Floodless Coup for Somerville Avenue – Infrastructure Investment Pays Dividends

SOMERVILLE, Massachusetts – Water, water everywhere…except on Somerville Avenue.

The weekend storm that flooded basements and closed roadways all across New England caused barely a ripple on Somerville Avenue, which has historically been a watery nightmare for city residents and area businesses during even moderate rainfalls.

A vital commercial roadway that connects Porter Square and Union Square, Somerville Avenue is undergoing a massive reconstruction project that has included replacement of its antiquated underground infrastructure. Design of this major roadway improvement project, led by Somerville-based Design Consultants, Inc. (DCI), was completed in 2007 with construction anticipated to end this spring.

The $20 million project passed its first major test last weekend when the oft-flooded roadway held up remarkably well under almost 10 inches of rain. This on a street that many once called “Lake Somerville” during major storms, and that experienced manhole covers blowing off due to the pressure on the drains, sinkholes, and frequently flooded businesses all along the route.

While everyone can see the results of the reconstruction project in terms of beautification, traffic flow and now flood mitigation, the unseen aspects of the work may be even more important, says David Giangrande, president of Design Consultants.

The old combined sewer system was over 100 years old, and it couldn’t handle a heavy rainfall,” says Giangrande, whose business has been in Somerville since its founding in 1980. “The water would push right through the manhole covers and catch basins, resulting in untreated sewerage flooding onto the street. I hate to think of what would have happened on Somerville Avenue in this storm if we hadn’t rebuilt the system.”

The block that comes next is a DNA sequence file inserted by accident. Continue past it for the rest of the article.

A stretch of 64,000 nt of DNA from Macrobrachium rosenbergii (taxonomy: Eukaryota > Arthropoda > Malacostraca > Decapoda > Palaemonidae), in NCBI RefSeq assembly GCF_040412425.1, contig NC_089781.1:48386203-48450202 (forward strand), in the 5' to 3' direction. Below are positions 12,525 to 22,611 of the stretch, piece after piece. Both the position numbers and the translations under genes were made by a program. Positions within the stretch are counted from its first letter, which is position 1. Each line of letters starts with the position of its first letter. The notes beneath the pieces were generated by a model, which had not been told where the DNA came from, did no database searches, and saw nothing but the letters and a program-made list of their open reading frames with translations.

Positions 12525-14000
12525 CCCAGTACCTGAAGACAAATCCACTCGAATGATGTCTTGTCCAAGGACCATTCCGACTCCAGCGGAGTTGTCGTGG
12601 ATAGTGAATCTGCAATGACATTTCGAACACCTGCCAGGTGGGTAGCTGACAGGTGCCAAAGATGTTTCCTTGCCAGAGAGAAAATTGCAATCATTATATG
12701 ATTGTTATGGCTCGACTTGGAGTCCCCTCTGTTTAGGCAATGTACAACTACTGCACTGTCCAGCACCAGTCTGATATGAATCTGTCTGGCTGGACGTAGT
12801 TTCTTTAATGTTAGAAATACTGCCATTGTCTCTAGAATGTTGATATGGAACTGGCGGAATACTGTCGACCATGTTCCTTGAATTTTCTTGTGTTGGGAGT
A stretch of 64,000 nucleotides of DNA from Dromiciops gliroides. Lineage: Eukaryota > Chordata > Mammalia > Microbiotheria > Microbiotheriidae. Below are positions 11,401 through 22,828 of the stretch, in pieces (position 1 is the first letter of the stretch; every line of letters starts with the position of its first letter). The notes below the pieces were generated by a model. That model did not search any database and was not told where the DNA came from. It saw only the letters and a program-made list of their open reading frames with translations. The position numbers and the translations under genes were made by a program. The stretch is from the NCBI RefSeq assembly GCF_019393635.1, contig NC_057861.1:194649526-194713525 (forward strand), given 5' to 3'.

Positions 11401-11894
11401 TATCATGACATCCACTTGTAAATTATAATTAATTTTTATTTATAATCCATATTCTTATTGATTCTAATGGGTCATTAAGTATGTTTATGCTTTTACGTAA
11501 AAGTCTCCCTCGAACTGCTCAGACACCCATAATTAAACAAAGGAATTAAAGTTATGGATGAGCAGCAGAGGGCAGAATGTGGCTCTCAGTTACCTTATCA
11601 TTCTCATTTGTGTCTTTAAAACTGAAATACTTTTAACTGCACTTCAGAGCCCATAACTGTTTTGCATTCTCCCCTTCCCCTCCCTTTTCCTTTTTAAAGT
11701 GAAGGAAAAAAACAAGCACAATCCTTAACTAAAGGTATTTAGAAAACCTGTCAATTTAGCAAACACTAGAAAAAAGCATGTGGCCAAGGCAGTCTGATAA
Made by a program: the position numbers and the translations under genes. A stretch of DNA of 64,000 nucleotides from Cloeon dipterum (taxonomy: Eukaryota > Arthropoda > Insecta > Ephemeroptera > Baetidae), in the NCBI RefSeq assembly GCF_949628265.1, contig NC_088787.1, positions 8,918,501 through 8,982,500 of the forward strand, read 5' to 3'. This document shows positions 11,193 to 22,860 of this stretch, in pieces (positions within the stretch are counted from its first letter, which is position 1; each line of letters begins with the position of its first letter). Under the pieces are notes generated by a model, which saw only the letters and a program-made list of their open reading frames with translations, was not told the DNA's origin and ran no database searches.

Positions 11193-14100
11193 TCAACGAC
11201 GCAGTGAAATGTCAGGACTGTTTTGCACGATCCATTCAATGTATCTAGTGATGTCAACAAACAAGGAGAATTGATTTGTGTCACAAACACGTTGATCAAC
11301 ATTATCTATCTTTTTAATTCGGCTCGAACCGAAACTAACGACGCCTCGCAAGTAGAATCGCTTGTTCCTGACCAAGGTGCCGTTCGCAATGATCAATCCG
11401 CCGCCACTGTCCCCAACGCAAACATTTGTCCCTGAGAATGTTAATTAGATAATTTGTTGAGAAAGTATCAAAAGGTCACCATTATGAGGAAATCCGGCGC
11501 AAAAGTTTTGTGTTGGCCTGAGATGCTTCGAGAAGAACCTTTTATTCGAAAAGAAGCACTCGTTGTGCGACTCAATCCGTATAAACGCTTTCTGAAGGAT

DCI’s design work for Somerville Avenue included the rehabilitation and reconstruction of the existing brick arch combined sewer system, a new five- to seven-foot drainage system, new water mains and rehabilitation of separated sewers, full depth roadway reconstruction, and sidewalk and pedestrian improvements. The roadway drainage and signal improvements were paid for by the Massachusetts Department of Transportation, while the sewer and water improvements were funded by the City of Somerville through MWRA.

In recent years, many other documented incidences of serious flooding occurred during storms that were far less intense than the one this past weekend. In a 2005 report to the City of Somerville, DCI reported that “between 1994 and 2000, a partial history of DPW records indicates that significant flooding occurred at least 18 times over a six-year period. In recent year, it has been observed that significant flooding still occurs at an approximate rate of three times per year.”

Conversely, following the weekend storm, a local newspaper blog reported: “These past few days, Somerville Avenue didn’t turn into Lake Somerville. The intersection of Medford Street and School Street wasn’t a wading pool. Dozens of other locations across the city didn’t flood out roadways for the first time in many, many years. That’s progress.”

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